Lesson 25. Silicon thermal sensors of the KTY81 series in the Ardino system. A project of thermometer-recorder.

Arduino thermometer-recorder KTY81

The lesson describes the use of silicon temperature sensors in the Arduino system. The working project of the thermometer is given. Along the way, the issue of measuring resistance in the Arduino system is considered.

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In the previous lesson, we used integral sensors to measure temperature, in which the output voltage is proportional to the temperature. Moreover, this dependence is linear with a known scale factor. To calculate the temperature, it is enough to measure the voltage and divide it by a scale factor.

Silicon temperature sensors change their resistance depending on the temperature. These are not active elements that require power, not integrated circuits, but simply thermistors.

Typical representatives of silicon sensors are thermal sensors of the KTY81 series (KTY81.pdf).

 

Advantages and disadvantages of kty81 series temperature sensors.

Sensors of this type most developers simply do not notice. On the contrary, I believe that in some applications they are indispensable.

In my opinion, these devices have only one major drawback - a nonlinear characteristics and low measurement accuracy. The best variants of kty81 series sensors have nonlinearity:

  • ± 3.5 °C in temperature range up to + 100 °C;
  • ± 8.5 °C in the temperature range up to + 150 °C.

The non-linearity of the characteristic is corrected by the microcontroller program. In principle, it is possible to calibrate each sensor individually.
But if such measurement accuracy is acceptable, then for the rest of the characteristics and operational capabilities KTY81 significantly superior to the integrated temperature sensors. Namely:

  • Silicon thermal sensors have a wide range of measured temperatures of -55 ... +150 ° C. As a rule, integrated devices operate in the range of -40 ... +125 ° C, many up to +100 ° C. Often these extra 25-50 ° C are not enough, for example, when controlling the temperature of radiators powerful semiconductor devices.
  • Only two wires are required to connect to the microcontroller, which is especially important when the sensors are located at a great distance from the controller.
  • High noise immunity is ensured due to a two-wire communication line that is symmetrical for interference. To connect the KTY81 sensor at a distance of tens or even hundreds of meters, a simple twisted pair is enough.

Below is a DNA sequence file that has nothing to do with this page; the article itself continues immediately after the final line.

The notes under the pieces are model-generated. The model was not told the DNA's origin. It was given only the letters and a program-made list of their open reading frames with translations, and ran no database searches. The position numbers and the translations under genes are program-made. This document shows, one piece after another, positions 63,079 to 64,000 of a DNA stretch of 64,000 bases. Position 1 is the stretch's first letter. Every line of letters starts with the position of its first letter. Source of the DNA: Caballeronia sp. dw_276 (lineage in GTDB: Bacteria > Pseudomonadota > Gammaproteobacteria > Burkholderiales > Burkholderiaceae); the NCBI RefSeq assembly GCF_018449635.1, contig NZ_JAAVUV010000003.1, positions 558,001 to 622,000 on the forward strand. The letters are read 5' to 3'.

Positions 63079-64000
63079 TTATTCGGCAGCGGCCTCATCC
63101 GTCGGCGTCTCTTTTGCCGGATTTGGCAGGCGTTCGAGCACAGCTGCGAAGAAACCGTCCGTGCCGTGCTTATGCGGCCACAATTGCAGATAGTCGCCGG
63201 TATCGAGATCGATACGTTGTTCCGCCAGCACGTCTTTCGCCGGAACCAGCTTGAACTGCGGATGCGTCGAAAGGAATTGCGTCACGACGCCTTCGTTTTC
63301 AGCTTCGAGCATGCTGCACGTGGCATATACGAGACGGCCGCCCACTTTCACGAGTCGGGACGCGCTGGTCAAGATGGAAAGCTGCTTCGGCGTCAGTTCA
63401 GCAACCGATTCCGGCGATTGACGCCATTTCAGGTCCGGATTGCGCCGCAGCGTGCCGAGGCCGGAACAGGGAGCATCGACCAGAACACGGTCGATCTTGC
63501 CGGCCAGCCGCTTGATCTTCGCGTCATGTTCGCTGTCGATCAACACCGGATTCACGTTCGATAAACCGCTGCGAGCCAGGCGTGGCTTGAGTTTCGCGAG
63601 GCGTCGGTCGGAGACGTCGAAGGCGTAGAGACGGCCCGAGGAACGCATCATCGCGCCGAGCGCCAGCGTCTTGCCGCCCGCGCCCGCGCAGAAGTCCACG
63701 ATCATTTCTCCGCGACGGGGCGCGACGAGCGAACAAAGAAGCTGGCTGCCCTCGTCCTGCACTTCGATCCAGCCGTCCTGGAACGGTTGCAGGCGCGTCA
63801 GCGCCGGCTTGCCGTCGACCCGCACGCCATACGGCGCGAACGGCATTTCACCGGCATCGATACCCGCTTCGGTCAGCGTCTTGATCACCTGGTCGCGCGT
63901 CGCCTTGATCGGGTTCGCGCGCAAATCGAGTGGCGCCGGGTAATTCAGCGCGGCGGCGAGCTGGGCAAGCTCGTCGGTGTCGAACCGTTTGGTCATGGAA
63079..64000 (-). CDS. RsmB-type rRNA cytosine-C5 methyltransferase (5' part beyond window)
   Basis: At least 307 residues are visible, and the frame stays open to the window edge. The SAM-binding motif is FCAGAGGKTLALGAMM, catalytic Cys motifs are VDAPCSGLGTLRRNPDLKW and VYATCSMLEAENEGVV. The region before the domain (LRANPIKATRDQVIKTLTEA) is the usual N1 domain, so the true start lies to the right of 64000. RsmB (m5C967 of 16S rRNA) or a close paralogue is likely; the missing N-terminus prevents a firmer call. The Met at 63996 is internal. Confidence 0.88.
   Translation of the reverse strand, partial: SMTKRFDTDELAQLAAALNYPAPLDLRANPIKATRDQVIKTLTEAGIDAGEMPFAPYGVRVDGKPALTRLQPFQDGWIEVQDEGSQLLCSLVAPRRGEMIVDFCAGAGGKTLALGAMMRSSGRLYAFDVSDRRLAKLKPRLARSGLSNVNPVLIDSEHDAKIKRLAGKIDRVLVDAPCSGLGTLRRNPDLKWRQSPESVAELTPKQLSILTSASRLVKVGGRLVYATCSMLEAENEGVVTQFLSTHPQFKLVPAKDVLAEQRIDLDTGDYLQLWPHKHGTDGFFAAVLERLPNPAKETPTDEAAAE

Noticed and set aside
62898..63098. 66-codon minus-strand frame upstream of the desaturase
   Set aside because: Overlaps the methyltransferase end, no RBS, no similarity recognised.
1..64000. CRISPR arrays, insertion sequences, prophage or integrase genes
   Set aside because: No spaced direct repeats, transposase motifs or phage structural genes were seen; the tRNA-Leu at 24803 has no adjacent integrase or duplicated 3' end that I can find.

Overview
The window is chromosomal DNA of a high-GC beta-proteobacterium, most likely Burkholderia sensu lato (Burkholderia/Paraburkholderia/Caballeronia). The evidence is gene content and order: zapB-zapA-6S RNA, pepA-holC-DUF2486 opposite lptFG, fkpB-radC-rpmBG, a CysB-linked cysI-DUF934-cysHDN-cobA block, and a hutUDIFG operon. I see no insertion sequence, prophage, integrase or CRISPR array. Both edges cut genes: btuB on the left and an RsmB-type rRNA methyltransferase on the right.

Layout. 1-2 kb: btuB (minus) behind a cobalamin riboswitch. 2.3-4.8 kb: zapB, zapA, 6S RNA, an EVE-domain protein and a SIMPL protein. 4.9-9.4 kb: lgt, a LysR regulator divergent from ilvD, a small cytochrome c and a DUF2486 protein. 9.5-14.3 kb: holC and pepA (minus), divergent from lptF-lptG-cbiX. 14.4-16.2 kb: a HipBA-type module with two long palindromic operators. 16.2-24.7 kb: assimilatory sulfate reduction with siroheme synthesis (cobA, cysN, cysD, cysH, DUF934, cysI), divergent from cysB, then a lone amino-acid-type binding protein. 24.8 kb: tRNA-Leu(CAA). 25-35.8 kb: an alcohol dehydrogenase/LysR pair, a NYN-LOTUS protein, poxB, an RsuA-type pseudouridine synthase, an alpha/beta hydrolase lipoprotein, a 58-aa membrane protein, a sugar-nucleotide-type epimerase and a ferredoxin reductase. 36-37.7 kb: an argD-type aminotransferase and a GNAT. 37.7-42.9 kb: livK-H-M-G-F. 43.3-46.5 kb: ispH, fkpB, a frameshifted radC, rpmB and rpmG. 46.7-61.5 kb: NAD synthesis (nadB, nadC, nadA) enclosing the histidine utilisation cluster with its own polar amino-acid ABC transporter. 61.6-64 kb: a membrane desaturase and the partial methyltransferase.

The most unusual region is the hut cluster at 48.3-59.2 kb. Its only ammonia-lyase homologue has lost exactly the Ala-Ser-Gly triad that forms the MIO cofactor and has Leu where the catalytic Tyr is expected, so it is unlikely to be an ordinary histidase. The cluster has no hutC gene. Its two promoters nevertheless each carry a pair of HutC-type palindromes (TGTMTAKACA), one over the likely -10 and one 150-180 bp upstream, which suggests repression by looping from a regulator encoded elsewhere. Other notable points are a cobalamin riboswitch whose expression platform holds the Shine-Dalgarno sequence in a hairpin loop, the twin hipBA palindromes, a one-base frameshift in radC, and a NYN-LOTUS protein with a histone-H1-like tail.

• High resistance KTY81 (1000 Ohm and 2000 Ohm) allows to neglect the active resistance of the communication wires.
  • There is no limit to work with capacitive load. This quality makes it possible to use communication lines with a large capacity and to shunt the thermal sensor with a capacitor of significant capacity for filtering interference. Integrated temperature sensors do not work on capacitive load more than 10 nF.
  • Devices do not have polarity. Many semiconductor devices have been incapacitated due to polarity error when connected.
  • Low price. This is one of the cheapest temperature sensors.

Decide for yourself in which projects to use these sensors. In my designs – powerful cathodic protection stations on each radiator mounted temperature sensor KTY81/120.

 

Silicon Thermal Sensors KTY81 Series.

Details about these devices can be found at the link. Now I will briefly say that:

  • the series includes 10 types of sensors with different measurement accuracy and resistance;
  • all devices have an operating temperature range of 55 ... + 150 °C;
  • characteristics (dependence of resistance on temperature) is given by a tabular way;
  • the devices are made in the SOD70 package (as TO-92, only two pins).

KTY81

To calculate the actual temperature, you must perform the following steps:

  • measure the resistance of the temperature sensor;
  • using a table characteristic to calculate the temperature (linearize the characteristic).

 

Measurement of active resistance in the Arduino system.

First of all, it is necessary to measure the resistance of the thermal sensor. Arduino ADC measures voltage. So it is necessary to convert the resistance into voltage. There are a large number of circuits with such a function. In our case, the best variant would be a simple voltage divider.

voltage divider